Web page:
The cast of The Mousetrap – Photo © Johann Persson
Take eight diverse characters thrown together by fate in an old country home, cut off by deep snow and united by fear of murder and what do you have? At Norwich Theatre Royal this week the answer is the perennial favourite The Mousetrap, the simple Agatha Christie penned thriller which still fills theatre seats over sixty years after the first performance.
Christie writes for plot rather than character, playing her parts like a quirky game of chess. Nobody bothers about the bishop’s personality in a game of chess, so I guess we can suspend our disbelief at the eight unlikely souls put before us at Monkswell Manor. Married couple Mollie Ralston (Harriet Hare) and Giles Ralston (Nick Biadon) are opening their inherited manor house for the first time as a guest house on this snowy night. Over the radio we can hear the grim tale of a recent murder as yet unsolved. One by one their guests, invited and not, begin to arrive and set out their stereotypes with a series of unsubtle interactions with the hosts.
Lewis Chandler plays the camp Christopher Wren, possibly an architect, followed by the laughably stern former magistrate Mrs Boyle (Gwyneth Strong), retired Major Metcalf (John Griffiths), and the androgynous Miss Casewell (Saskia Vaigncourt-Strallen). They are then joined by Mr Paravicini (David Alcock) an affected poser from an always unspecified foreign country. His entry marks the departure of the script from any attempt at credibility. He claims to have been stranded in his Rolls Royce nearby and demands sanctuary in the Manor house. Final entrant to this mix is the investigating Mr Plod in the form of Sergeant Trotter (Geoff Arnold) who arrives on skis (as you do) to petrify the assembled guests with tales of an unfinished murder rampage coming their way, indeed now already amongst them.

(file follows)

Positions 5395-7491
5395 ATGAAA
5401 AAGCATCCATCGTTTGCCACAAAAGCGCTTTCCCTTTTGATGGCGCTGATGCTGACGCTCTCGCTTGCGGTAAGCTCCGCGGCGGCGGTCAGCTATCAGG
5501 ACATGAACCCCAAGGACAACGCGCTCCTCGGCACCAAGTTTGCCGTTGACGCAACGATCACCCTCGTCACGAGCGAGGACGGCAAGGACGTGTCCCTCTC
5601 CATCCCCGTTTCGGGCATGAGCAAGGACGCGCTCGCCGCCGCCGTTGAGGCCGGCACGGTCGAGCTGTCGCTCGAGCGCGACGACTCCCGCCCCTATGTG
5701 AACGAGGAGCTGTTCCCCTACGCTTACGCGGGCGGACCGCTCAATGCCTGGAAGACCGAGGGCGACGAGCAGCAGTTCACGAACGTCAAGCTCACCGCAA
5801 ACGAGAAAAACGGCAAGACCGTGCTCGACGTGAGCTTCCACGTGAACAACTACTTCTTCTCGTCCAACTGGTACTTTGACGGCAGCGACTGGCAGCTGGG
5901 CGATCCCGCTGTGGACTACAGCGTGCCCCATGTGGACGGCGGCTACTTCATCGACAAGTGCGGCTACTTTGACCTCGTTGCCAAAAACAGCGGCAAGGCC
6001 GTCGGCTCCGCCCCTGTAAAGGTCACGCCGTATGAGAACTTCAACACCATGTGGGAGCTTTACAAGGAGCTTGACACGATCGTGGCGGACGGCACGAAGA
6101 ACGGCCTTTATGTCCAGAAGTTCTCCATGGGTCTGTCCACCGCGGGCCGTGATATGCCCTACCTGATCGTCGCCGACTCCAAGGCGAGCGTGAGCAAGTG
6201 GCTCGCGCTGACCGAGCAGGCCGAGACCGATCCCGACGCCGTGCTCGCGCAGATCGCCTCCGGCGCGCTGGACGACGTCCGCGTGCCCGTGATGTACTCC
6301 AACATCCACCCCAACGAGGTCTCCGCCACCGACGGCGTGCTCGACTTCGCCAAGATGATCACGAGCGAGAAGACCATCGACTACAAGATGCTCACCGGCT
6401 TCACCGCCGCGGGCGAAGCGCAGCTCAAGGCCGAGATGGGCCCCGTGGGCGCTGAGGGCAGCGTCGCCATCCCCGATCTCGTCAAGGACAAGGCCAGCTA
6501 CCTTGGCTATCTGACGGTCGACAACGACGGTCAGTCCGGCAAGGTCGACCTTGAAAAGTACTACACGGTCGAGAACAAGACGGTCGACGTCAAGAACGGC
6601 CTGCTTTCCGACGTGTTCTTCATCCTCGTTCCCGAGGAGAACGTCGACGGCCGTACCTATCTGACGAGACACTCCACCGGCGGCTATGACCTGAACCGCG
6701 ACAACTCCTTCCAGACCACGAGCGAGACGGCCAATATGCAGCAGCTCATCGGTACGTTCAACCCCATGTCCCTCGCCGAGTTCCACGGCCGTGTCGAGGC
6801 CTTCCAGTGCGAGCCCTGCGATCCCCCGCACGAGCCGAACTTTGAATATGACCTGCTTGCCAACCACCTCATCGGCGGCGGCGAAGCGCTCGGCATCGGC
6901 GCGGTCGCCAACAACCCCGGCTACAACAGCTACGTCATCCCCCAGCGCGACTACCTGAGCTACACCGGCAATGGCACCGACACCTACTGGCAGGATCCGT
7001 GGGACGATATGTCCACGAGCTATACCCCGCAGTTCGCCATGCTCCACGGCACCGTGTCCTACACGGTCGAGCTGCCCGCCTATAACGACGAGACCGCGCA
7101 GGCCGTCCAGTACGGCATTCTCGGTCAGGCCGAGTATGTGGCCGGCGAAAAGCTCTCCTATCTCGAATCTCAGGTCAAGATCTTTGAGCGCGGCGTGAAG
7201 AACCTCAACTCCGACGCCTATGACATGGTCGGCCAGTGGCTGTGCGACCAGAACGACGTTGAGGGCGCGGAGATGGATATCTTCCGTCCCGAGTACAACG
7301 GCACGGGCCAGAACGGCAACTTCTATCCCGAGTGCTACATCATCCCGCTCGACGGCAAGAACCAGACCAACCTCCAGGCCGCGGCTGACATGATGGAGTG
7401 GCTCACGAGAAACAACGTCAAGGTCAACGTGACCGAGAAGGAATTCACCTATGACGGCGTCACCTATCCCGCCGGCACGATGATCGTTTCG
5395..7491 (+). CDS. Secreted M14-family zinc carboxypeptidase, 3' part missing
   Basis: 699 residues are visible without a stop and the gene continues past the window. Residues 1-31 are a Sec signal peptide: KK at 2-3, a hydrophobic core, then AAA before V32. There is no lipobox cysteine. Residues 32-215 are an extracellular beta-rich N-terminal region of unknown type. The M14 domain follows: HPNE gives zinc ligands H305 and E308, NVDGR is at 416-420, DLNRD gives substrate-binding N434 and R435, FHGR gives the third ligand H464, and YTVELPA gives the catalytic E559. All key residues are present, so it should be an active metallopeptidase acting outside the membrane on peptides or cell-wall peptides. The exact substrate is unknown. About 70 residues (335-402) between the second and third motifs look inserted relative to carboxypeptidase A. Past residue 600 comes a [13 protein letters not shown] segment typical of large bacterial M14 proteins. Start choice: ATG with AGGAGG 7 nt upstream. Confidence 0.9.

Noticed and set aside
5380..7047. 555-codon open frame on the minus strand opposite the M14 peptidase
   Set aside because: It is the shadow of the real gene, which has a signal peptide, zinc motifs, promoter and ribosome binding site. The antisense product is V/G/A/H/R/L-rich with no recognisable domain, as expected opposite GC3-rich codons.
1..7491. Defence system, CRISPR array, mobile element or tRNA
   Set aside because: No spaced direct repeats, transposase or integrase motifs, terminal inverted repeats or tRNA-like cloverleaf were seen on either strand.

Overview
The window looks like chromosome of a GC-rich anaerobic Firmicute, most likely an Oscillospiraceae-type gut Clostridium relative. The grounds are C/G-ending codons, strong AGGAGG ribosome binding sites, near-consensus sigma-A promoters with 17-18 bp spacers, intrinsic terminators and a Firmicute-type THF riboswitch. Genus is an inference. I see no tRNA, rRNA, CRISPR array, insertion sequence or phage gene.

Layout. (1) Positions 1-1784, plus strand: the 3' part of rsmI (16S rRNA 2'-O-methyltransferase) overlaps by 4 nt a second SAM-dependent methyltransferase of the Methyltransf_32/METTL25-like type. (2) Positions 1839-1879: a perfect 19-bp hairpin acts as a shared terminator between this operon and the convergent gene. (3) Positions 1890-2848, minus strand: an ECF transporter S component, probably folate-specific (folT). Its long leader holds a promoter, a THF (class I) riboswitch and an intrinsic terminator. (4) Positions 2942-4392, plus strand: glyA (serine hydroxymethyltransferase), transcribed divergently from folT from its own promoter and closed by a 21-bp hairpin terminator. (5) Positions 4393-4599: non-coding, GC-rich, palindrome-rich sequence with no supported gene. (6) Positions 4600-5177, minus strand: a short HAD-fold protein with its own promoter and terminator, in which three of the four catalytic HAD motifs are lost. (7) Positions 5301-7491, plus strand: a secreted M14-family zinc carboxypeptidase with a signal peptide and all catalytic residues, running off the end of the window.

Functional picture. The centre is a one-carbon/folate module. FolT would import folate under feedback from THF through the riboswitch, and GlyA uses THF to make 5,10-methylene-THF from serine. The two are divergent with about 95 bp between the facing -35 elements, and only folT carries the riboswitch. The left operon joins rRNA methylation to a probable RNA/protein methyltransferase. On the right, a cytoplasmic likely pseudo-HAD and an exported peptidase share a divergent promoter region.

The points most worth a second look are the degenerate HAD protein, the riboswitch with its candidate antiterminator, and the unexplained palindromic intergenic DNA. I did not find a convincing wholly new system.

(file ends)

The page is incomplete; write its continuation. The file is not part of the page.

The enthusiastic cast of this production cannot be faulted, giving more to their portrayals of dotty eccentricity than ever Ms Christie commanded, as if blissfully unaware that her plot invariably requires that 180º character turn from one of them in order to flush out a murderer. The sumptuous set is every bit as solid and British as the mid-Twentieth Century values portrayed, where every foreigner is immediately suspect and any kind of variance from heteronormality is merely hinted at in polite society. Even the programme has a musty aroma as if stored in an old cellar. Although a fixture of the West End the play has not translated much to non-English cultures or to film, the only recognisable film version being the 1960 Chupi Chupi Aashey from Bengali author Premendra Mitra.
As with every previous audience member I am contractually obliged not to reveal the outcome or the twist in the tale, even though to be fair the clues are all there even in this little review. But it will be easier for you to get along to the Theatre Royal and tick The Mousetrap off your ‘must see one day’ list without the tedious business of having to travel to London to see the permanent version of this theatrical monument. Leave your credulity in the car park and enjoy a little bit of theatre history in the first Mousetrap visit to Norwich for six years.
© Julian Swainson 2019
The Mousetrap by Agatha Christie plays at Norwich Theatre Royal until Saturday 13th July. Tickets £10 – £31.50 – Discounts for Friends, Over-60s and Under-18s.
Book now at www.theatreroyalnorwich.co.uk or call the box office on 01603 630000.